10. But his sons shall be stirred up, and shall assemble a multitude of great forces: and one shall certainly come, and overflow, and pass through; then shall he return, and be stirred up, even to his fortress.
10. Et filii ejus provocabuntur, et congregabunt multitudinem copiarum magnarum: et veniendo veniet, inundabit et transibit: revertetur et incitabitur usque ad munitionem ejus.
11. And the king of the south shall be moved with choler, and shall come forth and fight with him, even with the king of the north: and he shall set forth a great multitude; but the multitude shall be given into his hand.
11. Tum exacerbabitur rex austri, et egressus pugnabit adversus eum, adversus regem aquilonis, et stare faciet, statuet, multitudinem magnam, tradeturque multitudo illa in manum ejus.
Here the angel passes to the third war, namely, that which the son of Callinicus stirred up against Ptolemy Philopator. After the death of Euergetes, the two sons of Callinicus united their forces, and endeavored to recover Syria, and especially that part of it of which they had been deprived. When they were already on their expedition, and their forces were on their march, the elder Seleucus died, and his surviving brother was Antiochus, called the Great. Ptolemy, called Philopator, which means a lover of his father, was then alive. He was so called in consequence of the parricide of which he was guilty, having put to death both parents, together with his brother. The word is used by way of ridicule, and a sense the opposite to that expressed is implied by this epithet, which is honorable in itself, and expresses the virtue of filial piety. But he slew his father, mother, and brother, and on account of all these impious murders, the name of Philopator was applied to him as a mark of disgrace. As, therefore, he was so thoroughly hated by his own people, the sons of Callinicus, namely, Seleucus Ceraunus the elder, and Antiochus the Great, thought the time had arrived for the recovery of the lost cities of Syria. For he was detested and despised in consequence of his numerous crimes. They therefore anticipated little trouble in recovering their possessions, when their enemy was thus branded with infamy, and had many domestic foes. This is the reason why the angel says of the sons of Callinicus,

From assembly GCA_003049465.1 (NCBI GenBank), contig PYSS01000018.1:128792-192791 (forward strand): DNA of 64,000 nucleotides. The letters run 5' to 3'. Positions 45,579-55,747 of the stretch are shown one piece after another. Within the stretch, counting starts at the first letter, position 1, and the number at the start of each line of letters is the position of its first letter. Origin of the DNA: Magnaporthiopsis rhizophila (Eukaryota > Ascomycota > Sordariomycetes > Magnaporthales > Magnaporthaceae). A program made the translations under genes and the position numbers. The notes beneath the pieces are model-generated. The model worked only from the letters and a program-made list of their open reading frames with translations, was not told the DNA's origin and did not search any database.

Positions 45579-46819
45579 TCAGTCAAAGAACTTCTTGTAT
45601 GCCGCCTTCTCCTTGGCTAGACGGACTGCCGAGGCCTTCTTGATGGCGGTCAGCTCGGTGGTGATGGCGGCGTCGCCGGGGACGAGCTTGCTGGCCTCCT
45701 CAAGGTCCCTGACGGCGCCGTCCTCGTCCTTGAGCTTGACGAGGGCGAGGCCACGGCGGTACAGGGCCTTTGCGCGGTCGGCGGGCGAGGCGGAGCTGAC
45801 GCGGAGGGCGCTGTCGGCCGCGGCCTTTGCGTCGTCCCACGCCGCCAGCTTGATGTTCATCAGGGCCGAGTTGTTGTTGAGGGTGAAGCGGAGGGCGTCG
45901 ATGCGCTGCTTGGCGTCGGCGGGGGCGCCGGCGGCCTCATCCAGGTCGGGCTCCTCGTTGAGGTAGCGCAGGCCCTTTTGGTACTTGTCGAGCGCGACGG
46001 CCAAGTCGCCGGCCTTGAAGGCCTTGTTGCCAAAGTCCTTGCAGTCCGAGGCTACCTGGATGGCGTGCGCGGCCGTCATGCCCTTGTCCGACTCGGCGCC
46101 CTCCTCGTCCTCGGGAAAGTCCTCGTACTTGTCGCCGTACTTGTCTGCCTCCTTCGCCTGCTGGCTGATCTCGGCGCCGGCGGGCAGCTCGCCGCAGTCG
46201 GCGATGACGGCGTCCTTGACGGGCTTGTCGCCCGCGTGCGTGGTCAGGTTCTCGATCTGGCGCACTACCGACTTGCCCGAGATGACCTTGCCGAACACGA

This is the reason why the angel says,
Grant, Almighty God, as thou hast deigned to set before our eyes as in a glass that peculiar providence of thine by which thou defendest thy Church: Grant, that being confirmed by these examples, we may learn to repose entirely upon thee. Amidst the numerous disturbances by which the world is at this time agitated, may we remain quiet under thy protection. May we so commit our safety to thee as never to hesitate, whatever may happen, as to our future safety and security. Whatever we may suffer, may it all issue in our salvation, while we are protected by thy hand; thus will we call upon thy name with sincerity of mind, and thou wilt in return shew thyself as our Father in thine only-begotten Son. -- Amen.
In our last Lecture we explained why the angel mentions the exasperation of King Ptolemy. Unless he had been dragged into the war, his disposition was so sluggish that he would have suffered many cities to be wrested from him, and he would never have been moved by either the disgrace or the loss. But at length he took up arms, on seeing with what a stern and bold enemy he had to deal. he afterwards adds,
1 Calvin quoting from memory has not stated the numbers accurately. See Polyb., lib. 5, p. 421, edit. Casaubon. Paris; also the Dissertations at the end of this volume. -- Ed.
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